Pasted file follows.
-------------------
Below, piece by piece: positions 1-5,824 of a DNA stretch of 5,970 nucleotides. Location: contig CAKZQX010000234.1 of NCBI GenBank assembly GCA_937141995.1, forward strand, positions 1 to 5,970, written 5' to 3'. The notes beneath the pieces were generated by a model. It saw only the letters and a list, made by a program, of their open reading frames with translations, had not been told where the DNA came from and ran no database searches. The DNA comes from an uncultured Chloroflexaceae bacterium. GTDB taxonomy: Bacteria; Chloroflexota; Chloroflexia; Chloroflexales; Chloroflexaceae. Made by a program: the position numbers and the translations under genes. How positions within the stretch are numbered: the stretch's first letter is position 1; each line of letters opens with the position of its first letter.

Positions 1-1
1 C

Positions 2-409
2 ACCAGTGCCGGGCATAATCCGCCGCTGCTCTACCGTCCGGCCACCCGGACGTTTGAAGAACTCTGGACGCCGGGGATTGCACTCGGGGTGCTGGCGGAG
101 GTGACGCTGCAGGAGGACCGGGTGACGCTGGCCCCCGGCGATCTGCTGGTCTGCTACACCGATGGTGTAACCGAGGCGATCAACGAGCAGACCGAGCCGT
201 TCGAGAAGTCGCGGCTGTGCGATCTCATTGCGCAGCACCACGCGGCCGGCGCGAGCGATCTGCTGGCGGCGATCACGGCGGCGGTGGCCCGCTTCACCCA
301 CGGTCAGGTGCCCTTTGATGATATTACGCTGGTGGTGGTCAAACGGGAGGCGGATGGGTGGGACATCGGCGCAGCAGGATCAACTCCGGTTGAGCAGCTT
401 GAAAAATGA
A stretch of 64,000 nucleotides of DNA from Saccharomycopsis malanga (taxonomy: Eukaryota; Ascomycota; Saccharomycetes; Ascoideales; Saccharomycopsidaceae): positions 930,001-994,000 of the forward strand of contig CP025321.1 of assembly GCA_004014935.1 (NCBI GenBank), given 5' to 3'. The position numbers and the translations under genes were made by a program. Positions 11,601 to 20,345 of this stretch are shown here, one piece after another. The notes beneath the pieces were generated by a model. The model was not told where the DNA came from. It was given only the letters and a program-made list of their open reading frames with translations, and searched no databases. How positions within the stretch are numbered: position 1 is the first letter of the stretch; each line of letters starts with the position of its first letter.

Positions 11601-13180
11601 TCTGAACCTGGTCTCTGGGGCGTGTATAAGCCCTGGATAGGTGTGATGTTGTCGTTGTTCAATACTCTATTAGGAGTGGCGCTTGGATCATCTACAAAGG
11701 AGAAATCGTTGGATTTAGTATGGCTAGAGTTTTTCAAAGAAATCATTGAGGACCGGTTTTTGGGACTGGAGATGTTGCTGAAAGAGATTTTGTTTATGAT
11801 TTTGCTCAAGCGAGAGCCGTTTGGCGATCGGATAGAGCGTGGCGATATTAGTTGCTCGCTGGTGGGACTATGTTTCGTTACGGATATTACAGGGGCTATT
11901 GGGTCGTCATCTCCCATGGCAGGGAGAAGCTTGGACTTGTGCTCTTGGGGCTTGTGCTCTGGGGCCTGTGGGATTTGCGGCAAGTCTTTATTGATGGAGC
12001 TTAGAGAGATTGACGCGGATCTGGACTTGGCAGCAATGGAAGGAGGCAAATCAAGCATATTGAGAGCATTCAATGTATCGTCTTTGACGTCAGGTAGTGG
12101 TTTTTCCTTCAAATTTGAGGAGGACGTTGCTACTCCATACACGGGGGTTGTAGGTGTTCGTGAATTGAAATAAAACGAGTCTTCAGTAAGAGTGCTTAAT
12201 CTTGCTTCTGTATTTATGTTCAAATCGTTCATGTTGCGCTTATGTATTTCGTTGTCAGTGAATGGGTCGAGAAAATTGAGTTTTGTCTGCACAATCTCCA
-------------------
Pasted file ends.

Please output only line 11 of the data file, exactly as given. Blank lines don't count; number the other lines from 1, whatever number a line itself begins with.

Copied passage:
Positions 11601-13180